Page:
The International Union of Architects (UIA) has announced the results of the Great Green Wall challenge, the official student competition of the 29th UIA World Congress of Architects that is set to take place in Copenhagen between July 2nd and 6th of next year.
Five prize winners and nine honorable mentions were selected out of a group of more than 150 entries that were evaluated by the jury in the Danish capital between December 6th and 8th.
This year’s brief called for students to design a dwelling for up to 25 people located in the Sahel-Savanah desert region known as the Great Green Wall (or GGW) that stretches from Dakar, Senegal, to Djibouti. According to a press announcement, “The members were impressed with the overall quality of the entries and the awareness of climate change as well as the innovative approaches demonstrated in every scale.”
The group was led by 1st prize winner Altynai Isaeva from Kyrgyzstan’s Kyrgyz State University of Construction and Architecture (KSUCTA) for the project "Sustainable housing for Africa" located in Sauga, Burkina Faso. It was followed by Harvard GSD student Yuto Takenaka's "Dandelion ARC Journey." Each will be invited to attend and be displayed at the Congress in Copenhagen next year. Scroll down to see more about the select group of prize winners.
1st prize ($5,000): "Sustainable housing for Africa" in Sauga, Burkina Faso by Altynai Isaeva from the Kyrgyz State University of Construction and Architecture (KSUCTA)
Jury citation: “A very mature and correct proposal, able to redeploy typological memory and conceptual clarity through a simple configuration of a solid base. It is easy to imagine that this project could grow into a village incrementally, when families expand, following the architectural language of the initial house. The beautiful presentation was also highlighted by the Jury, as was the meticulous attention to detail.”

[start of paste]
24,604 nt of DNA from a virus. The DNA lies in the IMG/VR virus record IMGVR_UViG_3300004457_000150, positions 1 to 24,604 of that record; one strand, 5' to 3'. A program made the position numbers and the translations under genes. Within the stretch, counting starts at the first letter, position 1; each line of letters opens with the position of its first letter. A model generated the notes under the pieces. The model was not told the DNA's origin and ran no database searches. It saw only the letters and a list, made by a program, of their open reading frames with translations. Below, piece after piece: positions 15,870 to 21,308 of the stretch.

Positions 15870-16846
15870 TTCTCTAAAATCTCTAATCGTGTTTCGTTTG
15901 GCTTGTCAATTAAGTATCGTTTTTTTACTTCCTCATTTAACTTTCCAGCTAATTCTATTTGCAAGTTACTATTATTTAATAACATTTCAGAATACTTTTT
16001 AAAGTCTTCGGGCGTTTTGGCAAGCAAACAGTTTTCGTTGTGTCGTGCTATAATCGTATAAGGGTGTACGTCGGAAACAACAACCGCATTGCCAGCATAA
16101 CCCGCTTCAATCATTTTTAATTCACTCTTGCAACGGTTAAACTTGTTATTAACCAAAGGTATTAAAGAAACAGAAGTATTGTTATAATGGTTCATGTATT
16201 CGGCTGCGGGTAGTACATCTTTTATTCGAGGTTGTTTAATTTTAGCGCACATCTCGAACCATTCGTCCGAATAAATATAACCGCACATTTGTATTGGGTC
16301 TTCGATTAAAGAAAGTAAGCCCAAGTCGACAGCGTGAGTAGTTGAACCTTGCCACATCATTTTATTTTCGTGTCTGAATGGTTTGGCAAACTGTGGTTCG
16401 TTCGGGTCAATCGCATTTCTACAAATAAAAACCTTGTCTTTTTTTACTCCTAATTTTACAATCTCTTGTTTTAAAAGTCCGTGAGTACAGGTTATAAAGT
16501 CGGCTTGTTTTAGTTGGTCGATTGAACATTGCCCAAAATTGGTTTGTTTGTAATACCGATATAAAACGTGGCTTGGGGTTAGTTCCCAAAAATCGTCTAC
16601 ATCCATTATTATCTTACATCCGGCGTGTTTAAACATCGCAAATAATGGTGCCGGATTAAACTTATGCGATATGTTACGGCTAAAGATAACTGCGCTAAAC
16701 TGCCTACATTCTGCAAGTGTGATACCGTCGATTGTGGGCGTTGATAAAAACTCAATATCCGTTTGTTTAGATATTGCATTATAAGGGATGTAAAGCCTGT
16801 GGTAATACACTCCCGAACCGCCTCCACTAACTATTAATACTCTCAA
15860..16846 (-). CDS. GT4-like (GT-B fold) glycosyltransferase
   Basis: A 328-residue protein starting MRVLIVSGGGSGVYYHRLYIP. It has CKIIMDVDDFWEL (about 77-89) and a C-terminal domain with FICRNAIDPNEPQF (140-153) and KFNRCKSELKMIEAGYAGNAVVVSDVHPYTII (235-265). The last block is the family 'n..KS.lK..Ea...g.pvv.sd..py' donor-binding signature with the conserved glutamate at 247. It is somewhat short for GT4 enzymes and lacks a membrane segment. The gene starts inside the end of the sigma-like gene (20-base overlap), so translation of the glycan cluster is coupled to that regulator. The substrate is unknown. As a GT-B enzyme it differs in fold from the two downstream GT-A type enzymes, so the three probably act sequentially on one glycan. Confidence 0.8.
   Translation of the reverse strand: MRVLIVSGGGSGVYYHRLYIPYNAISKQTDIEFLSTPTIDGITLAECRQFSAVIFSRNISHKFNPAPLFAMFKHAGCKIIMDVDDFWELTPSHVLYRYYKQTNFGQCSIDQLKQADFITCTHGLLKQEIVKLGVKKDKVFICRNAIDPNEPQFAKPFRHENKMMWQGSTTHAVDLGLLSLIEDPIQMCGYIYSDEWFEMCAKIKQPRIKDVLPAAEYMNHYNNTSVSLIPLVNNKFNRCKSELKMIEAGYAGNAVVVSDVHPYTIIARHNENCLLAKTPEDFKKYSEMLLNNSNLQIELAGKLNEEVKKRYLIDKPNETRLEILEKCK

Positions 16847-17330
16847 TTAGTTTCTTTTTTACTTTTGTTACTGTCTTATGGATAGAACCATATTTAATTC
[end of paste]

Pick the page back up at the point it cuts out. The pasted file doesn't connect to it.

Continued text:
2nd prize ($4,000): "Dandelion ARC Journey" by Yuto Takenaka from the Harvard Graduate School of Design
Jury citation: “a compelling proposal that actually frames the entire African Great Green Wall as a site. Its fantastic narrative explores the possibility of being both general and specific, contextual and generic.”
3rd prize ($3,000): "Green Colonies" in Niger by Tian Haoran, Yang Mohan, Wu Ruopan and Cao Chuangwei supervised by tutors Hou Shuai, and Ren Zhonglong from Inner Mongolia University of Technology
Jury citation: “[Proposes] a solution by transforming the courtyard house typology into an organically growing habitat. It intends to do so in Zinder, Niger – an environment where rainwater is scarce, and desertification is a problem.”
4th prize ($2,000): "Co-Living" in Burkina Faso by Quan Dao and Quang Ngo from Hanoi Architectural University
Jury citation: “An elegant tropical solution that reminded the jury of Kéré’s work, and acts as a living obstacle to the Sahara progress.”
5th prize ($1,000): "The Gidajen Laka" in Nort-eastern Nigeria by Abdulhameed Yakubu, Khadija Oyanki, Rayyan Garba and Amina Musa from Ahmadu Bello University
Jury citation: "[It] successfully incorporates a courtyard as a living space in a single-family."
Comment as :